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Effect of Lactobacillus rhamnosus HN001 on carriage of Staphylococcus aureus: results of the impact of probiotics for reducing infections in veterans (IMPROVE) study

Overview of attention for article published in BMC Infectious Diseases, March 2018
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Mentioned by

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4 tweeters
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1 Facebook page

Citations

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23 Dimensions

Readers on

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81 Mendeley
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Title
Effect of Lactobacillus rhamnosus HN001 on carriage of Staphylococcus aureus: results of the impact of probiotics for reducing infections in veterans (IMPROVE) study
Published in
BMC Infectious Diseases, March 2018
DOI 10.1186/s12879-018-3028-6
Pubmed ID
Authors

Shoshannah Eggers, Anna K. Barker, Susan Valentine, Timothy Hess, Megan Duster, Nasia Safdar

Abstract

Infection by Staphylococcus aureus (S. aureus) is a major cause of morbidity and mortality. Colonization by S. aureus increases the risk of infection. Little is known about decolonization strategies for S. aureus beyond antibiotics, however probiotics represent a promising alternative. A randomized controlled trial was conducted to determine the efficacy of Lactobacillus rhamnosus (L. rhamnosus) HN001 in reducing carriage of S. aureus at multiple body sites. One hundred thirteen subjects, positive for S. aureus carriage, were recruited from the William S. Middleton Memorial Medical Center, Madison, WI, USA, and randomized by initial site of colonization, either gastrointestinal (GI) or extra-GI, to 4-weeks of oral L. rhamnosus HN001 probiotic, or placebo. Nasal, oropharyngeal, and axillary/groin swabs were obtained, and serial blood and fecal samples were collected. Differences in prevalence of S. aureus carriage at the end of the 4-weeks of treatment were assessed. The probiotic and placebo groups were similar in age, gender, and health history at baseline. S. aureus colonization within the stool samples of the extra-GI group was 15% lower in the probiotic than placebo group at the endpoint of the trial. Those in the probiotic group compared to the placebo group had 73% reduced odds (OR 0.27, 95% CI 0.07-0.98) of methicillin-susceptible S. aureus presence, and 83% reduced odds (OR 0.17, 95% CI 0.04-0.73) of any S. aureus presence in the stool sample at endpoint. Use of daily oral L. rhamnosus HN001 reduced odds of carriage of S. aureus in the GI tract, however it did not eradicate S. aureus from other body sites. ClinicalTrials.gov Identifier: NCT01321606 . Registered March 21, 2011.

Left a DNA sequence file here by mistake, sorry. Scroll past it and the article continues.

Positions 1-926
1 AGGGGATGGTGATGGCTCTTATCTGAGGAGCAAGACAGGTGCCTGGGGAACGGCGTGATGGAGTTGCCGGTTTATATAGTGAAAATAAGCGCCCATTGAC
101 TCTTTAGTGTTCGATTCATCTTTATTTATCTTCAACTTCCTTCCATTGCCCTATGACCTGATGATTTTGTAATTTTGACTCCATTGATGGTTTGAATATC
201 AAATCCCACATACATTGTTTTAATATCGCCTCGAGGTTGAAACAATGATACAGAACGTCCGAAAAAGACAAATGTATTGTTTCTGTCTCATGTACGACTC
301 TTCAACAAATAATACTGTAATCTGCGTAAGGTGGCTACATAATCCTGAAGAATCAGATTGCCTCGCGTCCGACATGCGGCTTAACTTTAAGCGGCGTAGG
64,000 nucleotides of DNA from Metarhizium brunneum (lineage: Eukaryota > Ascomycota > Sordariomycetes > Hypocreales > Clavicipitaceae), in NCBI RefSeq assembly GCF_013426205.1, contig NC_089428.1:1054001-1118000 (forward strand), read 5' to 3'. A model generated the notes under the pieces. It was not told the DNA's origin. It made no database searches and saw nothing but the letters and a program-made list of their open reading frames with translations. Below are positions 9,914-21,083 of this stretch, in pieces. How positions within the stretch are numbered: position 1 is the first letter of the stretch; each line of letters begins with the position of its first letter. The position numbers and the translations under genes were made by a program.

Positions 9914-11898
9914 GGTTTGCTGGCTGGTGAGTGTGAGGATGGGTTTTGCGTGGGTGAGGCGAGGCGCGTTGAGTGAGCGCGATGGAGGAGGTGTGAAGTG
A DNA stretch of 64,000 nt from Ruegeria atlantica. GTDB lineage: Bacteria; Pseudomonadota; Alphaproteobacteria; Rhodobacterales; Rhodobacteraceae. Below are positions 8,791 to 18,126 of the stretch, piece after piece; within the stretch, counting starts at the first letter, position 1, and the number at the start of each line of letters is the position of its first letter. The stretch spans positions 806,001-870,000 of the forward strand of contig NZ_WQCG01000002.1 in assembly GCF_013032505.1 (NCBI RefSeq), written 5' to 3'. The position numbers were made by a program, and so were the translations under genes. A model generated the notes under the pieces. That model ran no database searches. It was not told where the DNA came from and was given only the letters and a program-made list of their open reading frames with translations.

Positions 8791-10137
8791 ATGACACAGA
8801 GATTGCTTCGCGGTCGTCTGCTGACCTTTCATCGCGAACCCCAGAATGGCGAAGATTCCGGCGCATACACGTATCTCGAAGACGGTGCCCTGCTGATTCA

Twitter Demographics

The data shown below were collected from the profiles of 4 tweeters who shared this research output. Click here to find out more about how the information was compiled.

Mendeley readers

The data shown below were compiled from readership statistics for 81 Mendeley readers of this research output. Click here to see the associated Mendeley record.

Geographical breakdown

Country Count As %
Unknown 81 100%

Demographic breakdown

Readers by professional status Count As %
Researcher 14 17%
Other 10 12%
Student > Ph. D. Student 8 10%
Student > Master 8 10%
Student > Bachelor 7 9%
Other 17 21%
Unknown 17 21%
Readers by discipline Count As %
Medicine and Dentistry 18 22%
Agricultural and Biological Sciences 8 10%
Biochemistry, Genetics and Molecular Biology 6 7%
Pharmacology, Toxicology and Pharmaceutical Science 5 6%
Immunology and Microbiology 4 5%
Other 12 15%
Unknown 28 35%

Attention Score in Context

This research output has an Altmetric Attention Score of 2. This is our high-level measure of the quality and quantity of online attention that it has received. This Attention Score, as well as the ranking and number of research outputs shown below, was calculated when the research output was last mentioned on 21 March 2018.
All research outputs
#7,934,327
of 14,123,042 outputs
Outputs from BMC Infectious Diseases
#2,183
of 5,286 outputs
Outputs of similar age
#135,404
of 276,382 outputs
Outputs of similar age from BMC Infectious Diseases
#1
of 1 outputs
Altmetric has tracked 14,123,042 research outputs across all sources so far. This one is in the 42nd percentile – i.e., 42% of other outputs scored the same or lower than it.
So far Altmetric has tracked 5,286 research outputs from this source. They receive a mean Attention Score of 4.8. This one has gotten more attention than average, scoring higher than 55% of its peers.
Older research outputs will score higher simply because they've had more time to accumulate mentions. To account for age we can compare this Altmetric Attention Score to the 276,382 tracked outputs that were published within six weeks on either side of this one in any source. This one is in the 49th percentile – i.e., 49% of its contemporaries scored the same or lower than it.
We're also able to compare this research output to 1 others from the same source and published within six weeks on either side of this one. This one has scored higher than all of them